Mr. Speaker, like most Americans , I store a lot on my computer and on my phone: family photographs, personal calendars, emails, schedules, and even weekend to-do lists, or, as my wife calls them, honey-do lists. But this information stored on a phone like the one I have here is not private from the prying, spying eyes of government .

Most Americans have no idea that Big Brother can snoop on tweets, g-chats, texts, Instagrams, and even emails. Anything that is stored in the cloud is available to be spied on by government , as long as it is older than 180 days.

Now, why is that? Well, it goes back to the outdated Electronic Communications Privacy Act of 1986. That act protects the privacy of emails that are less than 6 months old. 1986, those were the days before the World Wide Web even existed. Many of us--I do--have staff that weren't even born before 1986.

We stored letters in folders, filing cabinets, and desk drawers. No one knew what the cloud was because the cloud didn't even exist. There was not any broadband, no social media, no tablets, or smartphones.

The relatively few people who used email--and I remember when email was invented--never imagined keeping emails longer than it took to send it or read it. So it was perfectly reasonable that, in 1986, lawmakers tried to protect emails, but only did so for 180 days. Who would keep anything online for longer than 6 months? Well, three decades later, we know. Everybody stores their emails.

Under current law, every email and text, every Google doc and Facebook message, every photograph of our vacation, is subject to government inspection without a warrant, without probable cause, and without our knowledge if it is older than 6 months. That is an invasion of privacy.

Constitutional protection for 6 months only? That is nonsense.

What is worse, some government agencies don't want the law changed. The Securities and Exchange Commission is lobbying to keep the law on the books. Why does the SEC want to maintain this spying ability? Well, I suspect they want to be able to read our personal financial records and communications without the constitutional protection of a search warrant and without our knowledge. Spying on the citizens by government sounds like conduct reminiscent of the old Soviet Union, to me.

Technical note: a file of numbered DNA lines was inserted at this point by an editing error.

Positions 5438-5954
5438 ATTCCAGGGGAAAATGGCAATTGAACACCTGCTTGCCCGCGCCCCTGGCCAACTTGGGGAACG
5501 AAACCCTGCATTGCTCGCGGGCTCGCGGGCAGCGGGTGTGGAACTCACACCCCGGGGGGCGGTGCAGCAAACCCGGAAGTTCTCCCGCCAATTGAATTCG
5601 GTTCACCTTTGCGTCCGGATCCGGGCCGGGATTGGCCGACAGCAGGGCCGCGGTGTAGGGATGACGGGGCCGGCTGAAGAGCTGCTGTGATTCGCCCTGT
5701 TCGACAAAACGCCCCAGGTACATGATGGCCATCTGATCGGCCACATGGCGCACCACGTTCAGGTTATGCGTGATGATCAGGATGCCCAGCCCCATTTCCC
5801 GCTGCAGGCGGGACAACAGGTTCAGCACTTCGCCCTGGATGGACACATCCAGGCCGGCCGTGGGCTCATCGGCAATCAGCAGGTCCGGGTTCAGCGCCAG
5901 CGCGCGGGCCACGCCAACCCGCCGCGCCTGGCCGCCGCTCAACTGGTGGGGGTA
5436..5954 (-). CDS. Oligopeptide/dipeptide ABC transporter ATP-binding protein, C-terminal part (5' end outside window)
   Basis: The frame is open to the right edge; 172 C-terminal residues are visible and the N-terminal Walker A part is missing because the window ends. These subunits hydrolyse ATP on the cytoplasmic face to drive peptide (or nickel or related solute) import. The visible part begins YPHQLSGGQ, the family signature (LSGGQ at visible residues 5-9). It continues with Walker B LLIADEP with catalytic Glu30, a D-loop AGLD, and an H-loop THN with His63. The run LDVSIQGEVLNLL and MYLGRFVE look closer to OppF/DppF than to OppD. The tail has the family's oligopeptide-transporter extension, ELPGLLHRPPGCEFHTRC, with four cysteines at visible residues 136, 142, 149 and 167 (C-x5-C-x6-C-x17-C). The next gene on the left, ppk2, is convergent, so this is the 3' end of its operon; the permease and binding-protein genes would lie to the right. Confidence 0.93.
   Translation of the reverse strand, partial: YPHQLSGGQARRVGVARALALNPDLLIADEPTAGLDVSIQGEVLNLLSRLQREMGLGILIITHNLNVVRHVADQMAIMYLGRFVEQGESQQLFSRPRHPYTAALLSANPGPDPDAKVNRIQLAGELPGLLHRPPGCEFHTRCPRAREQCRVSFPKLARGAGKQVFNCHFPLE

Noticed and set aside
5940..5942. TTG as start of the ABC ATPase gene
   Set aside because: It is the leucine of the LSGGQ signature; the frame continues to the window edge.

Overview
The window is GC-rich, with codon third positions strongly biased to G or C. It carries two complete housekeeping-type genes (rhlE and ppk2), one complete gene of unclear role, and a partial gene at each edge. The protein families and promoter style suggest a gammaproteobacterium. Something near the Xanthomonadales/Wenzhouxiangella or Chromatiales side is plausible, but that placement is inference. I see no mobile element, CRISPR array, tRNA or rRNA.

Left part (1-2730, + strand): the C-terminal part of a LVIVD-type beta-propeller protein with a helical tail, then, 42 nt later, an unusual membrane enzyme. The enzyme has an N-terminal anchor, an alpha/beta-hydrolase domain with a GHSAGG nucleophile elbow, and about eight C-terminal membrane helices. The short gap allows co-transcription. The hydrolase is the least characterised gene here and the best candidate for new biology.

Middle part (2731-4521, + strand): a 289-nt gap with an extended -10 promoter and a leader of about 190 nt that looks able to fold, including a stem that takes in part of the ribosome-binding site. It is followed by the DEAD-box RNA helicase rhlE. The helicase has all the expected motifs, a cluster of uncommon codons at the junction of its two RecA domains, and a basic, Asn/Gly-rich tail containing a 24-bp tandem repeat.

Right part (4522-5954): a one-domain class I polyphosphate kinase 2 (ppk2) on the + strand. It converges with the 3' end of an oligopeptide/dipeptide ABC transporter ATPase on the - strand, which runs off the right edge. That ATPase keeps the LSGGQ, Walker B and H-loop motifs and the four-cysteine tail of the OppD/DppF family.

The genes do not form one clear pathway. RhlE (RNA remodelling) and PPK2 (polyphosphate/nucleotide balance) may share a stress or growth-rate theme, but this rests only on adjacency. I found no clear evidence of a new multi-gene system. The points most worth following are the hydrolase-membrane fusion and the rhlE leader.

The SEC is not the only government agency that has access to emails over 6 months old.

Any government agency can go and confiscate emails older than 6 months, without a warrant, without probable cause, and without knowledge of the person. This is a clear violation of the Constitution, in my opinion.

Mr. Speaker, if you go back to snail mail and you write a letter and you put a stamp on it and you put it in the mailbox, that letter floats around the fruited plain until it ends up in somebody's possession. Governmentgenerally cannot seize that letter without a warrant and go in and snoop around and look in there and see what it is.

Email is a form of communication. Why should government have the ability to snoop around in our personal emails? They don't have that right, even though they have the ability.

Whatever our political disagreements, on both sides, most Americans , I believe, share the conviction that privacy is protected by the Fourth Amendment of the U.S. Constitution: to protect us from unreasonable searches and seizures from government ; protect us in our persons, houses, papers, and personal effects.

Government agents can't raid homes or tap into phones or read mail without showing a judge they have probable cause that a crime was committed; then a search warrant must be obtained.

Mr. Speaker, I was a judge for 22 years in Texas, and officers would come to me with search warrants, and I would read and see if they had probable cause. If they did, I would sign a warrant. That is what the Constitution requires before you can go snoop around and spy on Americans . Why should our possessions and communications be less private just because they are online?

Well, they shouldn't be. That is why I have teamed up with Representative Zoe Lofgrenon the other side, and lots of other Members of Congress in both parties, to introduce legislation to update the outdated ECPA law. There is also a bill in the Senate that enjoys the same support.

Our bills restore ECPA's original purpose, to protect privacy in the ways we live, communicate, learn, and transact business and recreate today. This legislation would protect the sacred right of privacy from the ever-increasing spying government trolls in America.

Our mission is simple: extend constitutional protections to communications and records that Americans store online for any amount of time. There is no need to delay. The bill is written. The votes are there. Let's pass the legislation.

Mr. Speaker, technology may change, but the Constitution remains the same. Thomas Jefferson said in the Declaration of Independence:

Government is created to protect our rights.

It is about time we make government protect the right of privacy, rather than violate the right of privacy.

And that is just the way it is.